Nets Concede Memos May Be Fake, But Only After Reciting Them --9/10/2004
2. Less to Forgery Than Content in AM, ABC Suggests GOP "Set UP"
3. CNN Fails to Note Left-Wing Views of Prof Cited to Undercut Bush
4. NBC to Promote Kelley's Bush-Bashing, Same as in '91 with Reagan
Despite acknowledging the possibility that the Texas Air National Guard memos, which CBS News on Wednesday reported were written by the late Lieutenant Colonel Jerry Killian, were actually forgeries, on Thursday night ABC, CNN, FNC and NBC displayed no reticence about plowing forward and repeating CBS's loaded charges that they proved President Bush received preferential treatment and disobeyed an order to complete a physical. MSNBC's Hardball and CBS Evening News pretended there was no question over the memos and Dan Rather relayed how "Democratic Senators sent a letter to Defense Secretary Rumsfeld today asking for an investigation into the status of President Bush's National Guard service records. The Democrats called the belated revelation of new records quote, 'inexcusable.'"
ABC's Terry Moran spent more than a minute on World News Tonight reciting quotes from the documents put out by CBS before he noted that "several document experts contacted by ABC News have raised serious questions about the authenticity of these new documents. They point to the typeface, spacing and perfectly even imprint of the letters that look more like the creation of a computer than an old-fashioned typewriter. And there's this -- the little superscript 'th.' That's something very few typewriters could do in 1972."
Andrea Mitchell also took a full minute on the NBC Nightly News to quote what Killian reportedly wrote before she asked: "Are the new documents real?" Mitchell then vaguely referred to how "one computer Web site says the type style is too modern to have been used more than 30 years ago." That was it and she seemingly dismissed the question when she next noted that "the White House is not questioning their authenticity" -- as if that somehow validates CBS's claims.
CNN's NewsNight aired a piece from John King which didn't mention the forgery possibility as King reported how in a Bush campaign appearance Thursday there was "not a mention of new questions about his National Guard service. Newly discovered memos from then-Lieutenant Bush's commanding officer Democrats say contradict the President's long-standing assertion that he met all requirements and received no special treatment."
Later, about 30 minutes into the hour-long newscast which had devoted 13 minutes on Wednesday night to the Bush National Guard record, anchor Aaron Brown took a few seconds to acknowledge:
Earlier, on FNC's Special Report with Brit Hume, Jim Angle recited how "some peculiarities in the documents have also raised questions about their authenticity. Two of the CBS documents have letterheads not seen in any of the official documents released by the Pentagon and in two documents, like this one from May 4, 1972, a reference to the 111th fighter interceptor squadron uses a smaller and raised 'th' known as superscript, which wasn't even available on most typewriters in the early '70s, raising questions among several experts today."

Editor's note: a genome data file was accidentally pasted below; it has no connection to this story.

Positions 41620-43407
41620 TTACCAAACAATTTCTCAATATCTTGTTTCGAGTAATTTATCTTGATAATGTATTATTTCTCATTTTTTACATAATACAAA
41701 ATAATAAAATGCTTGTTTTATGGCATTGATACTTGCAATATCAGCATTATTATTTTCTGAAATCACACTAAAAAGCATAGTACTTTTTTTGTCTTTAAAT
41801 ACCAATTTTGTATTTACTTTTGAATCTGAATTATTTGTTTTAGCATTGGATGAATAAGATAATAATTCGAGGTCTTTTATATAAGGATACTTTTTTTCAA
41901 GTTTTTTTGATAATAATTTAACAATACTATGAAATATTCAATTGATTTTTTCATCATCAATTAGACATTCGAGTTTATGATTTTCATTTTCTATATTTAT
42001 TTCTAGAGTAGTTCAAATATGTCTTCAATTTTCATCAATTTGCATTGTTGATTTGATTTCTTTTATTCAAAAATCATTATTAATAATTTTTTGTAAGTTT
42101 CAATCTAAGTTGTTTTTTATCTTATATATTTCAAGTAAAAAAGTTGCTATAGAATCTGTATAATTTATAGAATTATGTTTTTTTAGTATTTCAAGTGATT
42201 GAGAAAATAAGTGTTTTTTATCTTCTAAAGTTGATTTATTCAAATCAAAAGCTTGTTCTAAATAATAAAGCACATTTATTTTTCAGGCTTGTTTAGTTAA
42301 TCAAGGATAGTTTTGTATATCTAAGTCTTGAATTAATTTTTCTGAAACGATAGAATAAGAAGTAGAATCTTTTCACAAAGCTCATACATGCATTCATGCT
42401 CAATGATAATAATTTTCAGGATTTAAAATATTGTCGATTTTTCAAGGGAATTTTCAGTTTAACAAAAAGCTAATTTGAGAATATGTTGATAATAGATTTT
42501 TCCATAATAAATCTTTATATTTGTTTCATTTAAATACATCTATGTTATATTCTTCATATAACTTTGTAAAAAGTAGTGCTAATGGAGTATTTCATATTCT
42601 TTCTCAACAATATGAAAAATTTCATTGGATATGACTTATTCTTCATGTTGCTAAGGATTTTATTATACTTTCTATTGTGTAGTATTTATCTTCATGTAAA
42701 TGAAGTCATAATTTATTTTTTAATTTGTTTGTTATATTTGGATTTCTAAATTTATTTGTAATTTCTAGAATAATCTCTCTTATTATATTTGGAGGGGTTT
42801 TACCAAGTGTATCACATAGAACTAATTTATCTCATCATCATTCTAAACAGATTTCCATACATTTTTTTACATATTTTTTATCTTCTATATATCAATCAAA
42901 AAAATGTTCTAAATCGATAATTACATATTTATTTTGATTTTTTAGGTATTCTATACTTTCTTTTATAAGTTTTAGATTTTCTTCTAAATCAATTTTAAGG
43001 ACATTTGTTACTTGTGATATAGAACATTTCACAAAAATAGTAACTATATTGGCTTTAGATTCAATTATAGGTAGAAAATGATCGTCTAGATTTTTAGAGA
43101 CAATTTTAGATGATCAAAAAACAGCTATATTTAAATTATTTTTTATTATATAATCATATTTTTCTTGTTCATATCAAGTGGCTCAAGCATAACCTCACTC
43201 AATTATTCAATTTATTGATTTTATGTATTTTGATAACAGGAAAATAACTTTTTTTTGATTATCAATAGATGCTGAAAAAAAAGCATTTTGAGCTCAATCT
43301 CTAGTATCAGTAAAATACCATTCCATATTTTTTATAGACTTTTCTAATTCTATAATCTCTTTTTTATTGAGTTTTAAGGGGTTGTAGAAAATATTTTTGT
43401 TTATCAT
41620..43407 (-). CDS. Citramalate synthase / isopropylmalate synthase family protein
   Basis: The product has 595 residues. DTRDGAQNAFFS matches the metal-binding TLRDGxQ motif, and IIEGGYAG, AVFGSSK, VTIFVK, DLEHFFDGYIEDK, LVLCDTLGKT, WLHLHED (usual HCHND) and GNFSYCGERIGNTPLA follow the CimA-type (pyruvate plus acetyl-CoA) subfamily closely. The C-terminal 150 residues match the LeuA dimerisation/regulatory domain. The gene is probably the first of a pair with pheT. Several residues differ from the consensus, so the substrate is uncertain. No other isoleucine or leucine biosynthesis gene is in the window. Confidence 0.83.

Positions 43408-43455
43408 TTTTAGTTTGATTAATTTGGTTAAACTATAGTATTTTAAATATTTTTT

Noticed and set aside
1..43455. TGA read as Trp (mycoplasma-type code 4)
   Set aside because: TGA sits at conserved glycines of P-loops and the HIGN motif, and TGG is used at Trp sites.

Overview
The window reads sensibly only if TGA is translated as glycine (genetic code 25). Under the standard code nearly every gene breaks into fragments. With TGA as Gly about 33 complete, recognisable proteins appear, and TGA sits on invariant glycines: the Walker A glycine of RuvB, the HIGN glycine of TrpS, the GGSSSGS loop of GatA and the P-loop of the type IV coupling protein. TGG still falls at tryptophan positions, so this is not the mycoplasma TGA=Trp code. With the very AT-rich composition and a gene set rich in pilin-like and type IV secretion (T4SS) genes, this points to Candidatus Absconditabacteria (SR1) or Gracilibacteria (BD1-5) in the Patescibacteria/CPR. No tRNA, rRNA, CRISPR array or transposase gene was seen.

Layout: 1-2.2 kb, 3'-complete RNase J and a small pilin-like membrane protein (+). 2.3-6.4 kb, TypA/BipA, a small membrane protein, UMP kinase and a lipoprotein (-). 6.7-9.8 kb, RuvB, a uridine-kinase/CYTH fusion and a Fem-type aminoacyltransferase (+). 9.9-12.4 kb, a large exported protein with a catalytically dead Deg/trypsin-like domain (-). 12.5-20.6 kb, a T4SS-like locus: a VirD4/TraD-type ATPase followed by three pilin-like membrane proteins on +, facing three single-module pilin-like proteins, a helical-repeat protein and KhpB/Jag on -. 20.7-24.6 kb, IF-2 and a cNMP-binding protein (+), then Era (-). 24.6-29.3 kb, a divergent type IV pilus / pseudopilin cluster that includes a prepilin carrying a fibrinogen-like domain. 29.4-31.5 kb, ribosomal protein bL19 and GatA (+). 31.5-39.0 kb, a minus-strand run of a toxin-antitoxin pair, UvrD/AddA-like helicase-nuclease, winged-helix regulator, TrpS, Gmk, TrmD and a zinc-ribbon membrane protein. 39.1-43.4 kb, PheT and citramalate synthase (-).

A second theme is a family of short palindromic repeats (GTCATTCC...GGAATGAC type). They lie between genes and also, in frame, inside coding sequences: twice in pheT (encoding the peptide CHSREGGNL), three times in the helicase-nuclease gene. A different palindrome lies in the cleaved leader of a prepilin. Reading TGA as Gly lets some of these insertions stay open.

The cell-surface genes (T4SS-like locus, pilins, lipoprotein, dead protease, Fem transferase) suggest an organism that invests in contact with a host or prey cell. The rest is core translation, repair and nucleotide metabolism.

Hume proceeded to interview National Review's Byron York about the possibility of a forgery and the panel discussed it too.
The hoax/forgery speculation started Thursday on the Powerline blog site: www.powerlineblog.com
An InDCJournal blog soon offered expert detailed analysis of the typography: www.indcjournal.com
The questions broke open in the afternoon when the DrudgeReport.com showcased the Powereline blog along with a story posted by the MRC's CNSNews.com, written by Robert Bluey, "60 Minutes Documents on Bush Might Be Fake." Bluey recited how several typography experts "told CNSNews.com they were suspicious of the documents from 1972 and 1973 because they were typed using a proportional font, not common at that time, and they used a superscript font feature..." For the CNSNews.com article, see: www.cnsnews.com
For Wednesday night coverage of Bush's National Guard record, and a rundown of CBS's Evening News and 60 Minutes pieces, both of which focused mostly on the memos now in doubt, see the September 9 CyberAlert: www.mediaresearch.org
-- ABC's World News Tonight. Before an ad break, Jennings plugged the upcoming story: "When we come back this evening: Questions about President Bush's National Guard service. The new documents and another controversy."
Jennings introduced the subsequent story: "There are some new questions about President Bush's National Guard service during the war in Vietnam. New documents have surfaced that suggest Mr. Bush defied a commander's order and may have received preferential treatment. But there are some questions about the documents. Here's our White House correspondent, Terry Moran."
Moran began with a full run through of the claims in the memos: "Peter, these new documents, which were obtained by CBS News and then released by the White House last night, tell a story about tension between a young Lieutenant George Bush and one of his superior officers in the National Guard, the late Lieutenant Colonel Jerry Killian.
-- CBS Evening News. Dan Rather teased the upcoming story: "Later on this broadcast we'll have reactions to our CBS News 60 Minutes revelation about President Bush's National Guard record. The Republicans are going after a man at the center of the story, this former Texas House Speaker."
Rather set up the second day story: "Democratic Senators sent a letter to Defense Secretary Rumsfeld today asking for an investigation into the status of President Bush's National Guard service records. The Democrats called the belated revelation of new records quote, 'inexcusable.' Some of the records were obtained exclusively by 60 Minutes. And there was more political fallout today as CBS's John Roberts reports."
Roberts began his story which assumed the memos were authentic: "Neither President Bush nor John Kerry mentioned the documents obtained by CBS News today, but the campaigns fought furiously to gain advantage. White House officials dismissed the documents as politics, an attack by the Kerry campaign. Democrats jumped on them as proof the President skipped out on the National Guard."